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Oral History Victoria Award Presentations and AGM
October 25, 2018 @ 5:30 pm - 7:30 pm
Members and friends of Oral History Victoria are invited to attend our presentation evening and AGM at the Royal Historical Society Building on the corner of A’Beckett St and Williams St (opposite Flagstaff station – enter via Williams St entrance).
We’ll start with drinks and light refreshments from 5.30. At 6pm shortlisted applicants for the 2018 OHV Awards will showcase a variety of imaginative and effective uses of oral history, and we will then present the award. After the award presentation, at about 6.30 we will hold the Oral History Victoria AGM, including reports on achievements this past year and plans for the next, and the election of the new OHV Committee. The business should be finished well before 7.30 – so we can socialise and enjoy the refreshments.
All welcome, including guests, though please note that only OHV members can vote at the AGM. Also note that access to the meetings is via a set of stairs.
If you plan to attend, to help us with catering please let us know by emailing: email@example.com or filling out the form on the Contact Us page.
This year the Oral History Victoria Award judges have shortlisted three extraordinary projects, each of which uses personal testimony in creative ways that challenge audiences to think and feel differently about important contemporary issues. They show how innovative oral historians can stretch the boundaries of new and old media to craft intimate life stories into engaging and inspirational histories. The creator/s for each of the shortlisted projects will present their work at the ceremony.
The shortlisted nominees, in alphabetical order, are:
Call Me By My Name Project
Call Me By My Name is a Trans Oral History Podcast by Lee Valentine and Ryan Gustafsson. In a series of moving and insightful podcasts, Lee and Ryan talk with ten trans and gender diverse people in and around Melbourne. Each narrator talks about their life journey and about their life today. The conversations are poignant and funny, and they illuminate lives and stories that so often go unheard. Launched in July 2018, the podcasts have been downloaded thousands of time in Australia and worldwide, and an energetic social media presence on several platforms has generated listener feedback that confirms the inspirational and educational qualities of the podcasts. As ‘Serena’ responded, ‘Great honest conversations with real people. I think anyone that is trans or gender diverse will find some parallels with their own journey in each episode, making you realise that you’re part of a wide and beautiful supportive community.’ Listen via: https://callmebymynameproject.com/
Light at the End
Light at the End is an oral history performance work by Rose Turtle Ertler. Rose asked refugees living in Victoria to respond to two intriguing questions, about a moment of light in their life and about what makes you strong. Their responses are crafted into a gripping 23 minute sound show, arranged by narrator and theme, with short musical interludes. In each of a series of productions around regional Victoria, the audience begins seated in the gloom of a railway tunnel, where they listen to the sound show through wifi headphones. Then, as the recording draws to a close, they are invited to walk in time with a bell guiding their footsteps towards the light at the end of the tunnel, where they are greeted by the narrators, to embrace and listen and talk some more. The stories and the performance are uplifting and illuminating. If anything can open Australian hearts and minds to the real lived experiences of refugees, it is this performance. Listen via http://www.roseturtleertler.com/light-at-the-end.php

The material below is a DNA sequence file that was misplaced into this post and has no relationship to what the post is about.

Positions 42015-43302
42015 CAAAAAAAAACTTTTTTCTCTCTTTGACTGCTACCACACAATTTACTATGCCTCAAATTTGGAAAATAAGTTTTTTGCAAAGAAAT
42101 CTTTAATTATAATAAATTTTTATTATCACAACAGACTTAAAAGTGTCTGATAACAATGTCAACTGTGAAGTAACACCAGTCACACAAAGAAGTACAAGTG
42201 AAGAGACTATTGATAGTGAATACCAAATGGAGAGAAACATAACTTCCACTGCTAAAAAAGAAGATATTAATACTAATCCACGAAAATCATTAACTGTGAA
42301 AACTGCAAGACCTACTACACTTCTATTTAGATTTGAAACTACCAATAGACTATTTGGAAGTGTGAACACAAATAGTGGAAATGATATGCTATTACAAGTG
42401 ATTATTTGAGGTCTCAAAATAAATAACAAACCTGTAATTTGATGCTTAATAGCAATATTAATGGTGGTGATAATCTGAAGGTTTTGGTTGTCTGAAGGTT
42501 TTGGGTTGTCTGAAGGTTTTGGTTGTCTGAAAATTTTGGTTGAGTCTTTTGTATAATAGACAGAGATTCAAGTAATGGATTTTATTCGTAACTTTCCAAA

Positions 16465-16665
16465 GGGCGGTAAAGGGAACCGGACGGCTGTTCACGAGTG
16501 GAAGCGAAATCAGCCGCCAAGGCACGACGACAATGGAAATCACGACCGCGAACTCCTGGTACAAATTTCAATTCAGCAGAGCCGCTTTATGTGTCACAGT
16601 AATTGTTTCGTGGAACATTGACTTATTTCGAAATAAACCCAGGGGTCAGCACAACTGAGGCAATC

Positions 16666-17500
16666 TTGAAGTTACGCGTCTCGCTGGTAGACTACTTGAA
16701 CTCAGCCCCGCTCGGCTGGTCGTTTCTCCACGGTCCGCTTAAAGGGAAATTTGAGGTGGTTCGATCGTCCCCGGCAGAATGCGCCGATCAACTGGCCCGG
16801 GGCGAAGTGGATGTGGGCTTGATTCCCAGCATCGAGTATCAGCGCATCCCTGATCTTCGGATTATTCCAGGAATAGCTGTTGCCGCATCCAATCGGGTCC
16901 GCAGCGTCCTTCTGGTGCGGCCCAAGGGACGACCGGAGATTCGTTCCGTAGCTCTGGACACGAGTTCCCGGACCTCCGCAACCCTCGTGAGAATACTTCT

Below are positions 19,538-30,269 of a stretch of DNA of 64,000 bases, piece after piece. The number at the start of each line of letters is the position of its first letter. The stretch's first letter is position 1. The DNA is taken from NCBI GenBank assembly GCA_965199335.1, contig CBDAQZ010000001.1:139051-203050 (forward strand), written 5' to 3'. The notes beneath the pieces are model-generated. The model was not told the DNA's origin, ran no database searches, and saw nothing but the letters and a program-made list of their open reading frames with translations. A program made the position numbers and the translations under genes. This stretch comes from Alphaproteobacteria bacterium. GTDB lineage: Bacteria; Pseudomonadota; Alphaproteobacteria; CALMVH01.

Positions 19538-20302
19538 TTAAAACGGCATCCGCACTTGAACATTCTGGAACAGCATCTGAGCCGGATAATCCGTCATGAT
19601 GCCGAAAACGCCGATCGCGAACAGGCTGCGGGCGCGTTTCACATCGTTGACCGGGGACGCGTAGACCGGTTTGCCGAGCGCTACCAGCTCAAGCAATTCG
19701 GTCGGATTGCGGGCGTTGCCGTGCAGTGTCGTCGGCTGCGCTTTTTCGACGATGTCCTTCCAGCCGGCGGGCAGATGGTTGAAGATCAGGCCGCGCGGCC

The First Friday in February
The First Friday in February is an audio documentary by Kirby Fenwick that tells the story of the first AFLW game, between Collingwood and Carlton in February 2017, though the memories of women who were in the stands. This is a beautifully crafted documentary that tracks the chronology of the event – from the long build up to AFLW, anticipation at the start of the day, travelling to the game amidst throngs of excited fans, then the game – arranged in 4 quarters – and its significance for each narrator, for the game of footy and for women’s equality. Oral history extracts are clustered around particular moments or themes and the layering of memories highlights both shared and different experiences and feelings. As listeners we join the crowd and share the potent emotions of women who have waited for decades for their own equal game, who can hardly believe the size and exuberance of the crowd, who feel the thrill of women’s achievement both on and off the ground. Listen via https://www.firstfridayinfebruary.com/
Oral History Victoria Committee nominations reminder
Any OHV members interested in joining the committee are warmly encouraged to contact the President, Susan Faine (email:firstname.lastname@example.org) ahead of the next AGM. The committee workload is shared so that it is not onerous, and that it’s a fun group to work with and from which to learn more about oral history.
OHV’s constitution (which includes the Committee nomination form) can be downloaded by clicking here.